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What We Do

The Space Science and Astrobiology Division at NASA Ames Research Center provides unique interdisciplinary scientific expertise and capabilities that advance human understanding of the Molecular Evolution in the Galaxy, the Evolution and Formation of Planetary Systems, and our Understanding of the Origin and Evolution of Life in the Universe. Our core science capabilities in theoretical, observational, experimental, and instrument development work are focused to enhance and enable the science and exploration goals of NASA and the scientific community.


The Division’s scientific breadth and depth provide the Agency with a unique interdisciplinary workforce utilizing multidisciplinary teams of astronomers, astrophysicists, chemists, microbiologists, physicists, and planetary scientists and organized into different research teams:

Mission Participation

Lunar Missions

We are very proud of Tony Colaprete who is the principal investigator on the LCROSS mission (Lunar Crater Observation and Sensing Satellite) that was selected as the Secondary Payload for the LRO mission. LCROSS delivered a 2000 kg impactor that created a plume of lunar ejecta which was observed by multiple Earth and space-based assets. From this mission, we have learned that the Cabeus Crater near the south pole of the Moon contains ice and other volatiles within the permanently shadowed region, and we are learning about the nature of the lunar regolith at this location as well. You can read more about the LCROSS mission at ABC News, Popular Mechanics,, Astronomy Today, and just to name a few.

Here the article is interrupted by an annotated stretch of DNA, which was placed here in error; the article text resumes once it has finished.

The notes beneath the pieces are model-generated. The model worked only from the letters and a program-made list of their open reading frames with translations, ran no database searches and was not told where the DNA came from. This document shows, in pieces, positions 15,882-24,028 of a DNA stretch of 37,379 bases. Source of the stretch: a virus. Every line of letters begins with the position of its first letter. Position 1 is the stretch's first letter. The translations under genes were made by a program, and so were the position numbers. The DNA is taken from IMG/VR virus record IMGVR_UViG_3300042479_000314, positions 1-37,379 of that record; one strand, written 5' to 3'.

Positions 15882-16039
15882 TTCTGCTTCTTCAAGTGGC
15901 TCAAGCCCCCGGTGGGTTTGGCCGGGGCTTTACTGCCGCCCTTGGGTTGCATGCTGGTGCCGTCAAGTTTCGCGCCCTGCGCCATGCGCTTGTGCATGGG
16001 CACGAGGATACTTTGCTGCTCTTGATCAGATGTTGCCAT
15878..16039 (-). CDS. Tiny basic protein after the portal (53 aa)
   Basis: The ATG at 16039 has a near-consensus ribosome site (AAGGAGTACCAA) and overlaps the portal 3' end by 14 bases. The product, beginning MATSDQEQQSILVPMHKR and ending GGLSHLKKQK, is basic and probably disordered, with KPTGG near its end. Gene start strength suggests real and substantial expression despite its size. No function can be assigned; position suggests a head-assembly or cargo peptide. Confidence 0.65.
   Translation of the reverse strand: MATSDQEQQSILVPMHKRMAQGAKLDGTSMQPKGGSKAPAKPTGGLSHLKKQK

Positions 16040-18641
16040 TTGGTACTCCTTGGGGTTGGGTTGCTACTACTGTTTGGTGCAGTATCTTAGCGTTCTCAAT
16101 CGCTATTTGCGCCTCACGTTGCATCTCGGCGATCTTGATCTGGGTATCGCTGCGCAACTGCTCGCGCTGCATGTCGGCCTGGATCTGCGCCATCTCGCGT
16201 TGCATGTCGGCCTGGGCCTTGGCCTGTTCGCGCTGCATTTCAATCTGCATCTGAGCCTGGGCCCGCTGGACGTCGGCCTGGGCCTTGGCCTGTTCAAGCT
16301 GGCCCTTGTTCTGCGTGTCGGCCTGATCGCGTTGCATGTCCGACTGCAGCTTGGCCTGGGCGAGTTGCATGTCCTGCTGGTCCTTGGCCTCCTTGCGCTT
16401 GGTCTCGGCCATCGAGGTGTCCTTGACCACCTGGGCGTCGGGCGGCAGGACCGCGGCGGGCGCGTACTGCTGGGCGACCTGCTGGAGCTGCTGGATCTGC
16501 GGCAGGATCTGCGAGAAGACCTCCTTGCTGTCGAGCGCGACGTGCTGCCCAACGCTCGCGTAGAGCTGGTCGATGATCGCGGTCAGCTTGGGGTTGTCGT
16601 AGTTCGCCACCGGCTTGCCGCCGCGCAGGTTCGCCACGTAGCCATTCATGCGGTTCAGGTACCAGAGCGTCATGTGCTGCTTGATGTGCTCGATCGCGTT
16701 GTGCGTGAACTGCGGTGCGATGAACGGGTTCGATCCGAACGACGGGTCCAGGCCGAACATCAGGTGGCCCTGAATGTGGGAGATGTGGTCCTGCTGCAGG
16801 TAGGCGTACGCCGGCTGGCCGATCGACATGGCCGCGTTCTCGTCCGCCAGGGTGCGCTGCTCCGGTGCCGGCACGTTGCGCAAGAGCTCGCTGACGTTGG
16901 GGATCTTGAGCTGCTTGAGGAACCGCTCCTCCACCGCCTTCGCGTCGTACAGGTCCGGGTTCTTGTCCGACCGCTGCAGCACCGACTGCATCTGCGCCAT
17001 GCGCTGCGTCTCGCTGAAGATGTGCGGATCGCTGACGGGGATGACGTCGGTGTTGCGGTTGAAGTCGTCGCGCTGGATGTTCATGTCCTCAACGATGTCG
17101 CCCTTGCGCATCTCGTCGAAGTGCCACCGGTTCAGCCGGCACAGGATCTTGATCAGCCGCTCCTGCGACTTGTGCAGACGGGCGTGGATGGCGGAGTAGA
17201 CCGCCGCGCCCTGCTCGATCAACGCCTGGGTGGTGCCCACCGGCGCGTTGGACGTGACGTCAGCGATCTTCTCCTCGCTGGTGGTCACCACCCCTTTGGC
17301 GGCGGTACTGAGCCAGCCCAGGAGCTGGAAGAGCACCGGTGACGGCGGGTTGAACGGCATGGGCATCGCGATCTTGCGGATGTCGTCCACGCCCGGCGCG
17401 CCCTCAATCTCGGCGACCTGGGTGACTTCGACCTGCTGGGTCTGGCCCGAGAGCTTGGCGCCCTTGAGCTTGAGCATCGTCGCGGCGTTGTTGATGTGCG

NASA Ames developed the mission sent to the Moon called LADEE (Lunar Atmosphere and Dust Environment Explorer). LADEE gathered detailed information about conditions near the surface and environmental influences on lunar dust.  A thorough understanding of these influences is helping researchers predict how future lunar exploration may shape the moon’s environment and how the environment may affect future explorers.
NASA Ames scientist Rick Elphic is the LADEE Project Scientist while Tony Colaprete is the PI for the ultraviolet-visible spectrometer instrument.

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AS11-40-5954 (20 July 1969) — This crater which was located near the point the Apollo 11 Lunar Module (LM) touched down on the moon was photographed by the Apollo 11 astronauts during their lunar surface extravehicular activity (EVA). Dark shadows obscure much of the crater wall in the background. Michael Collins, command module pilot, remained with the Command and Service Modules (CSM) in lunar orbit while Neil A. Armstrong, commander, and Edwin E. Aldrin Jr., lunar module pilot, explored the moon. The object in the foreground is the Apollo 11 35mm stereo close-up camera.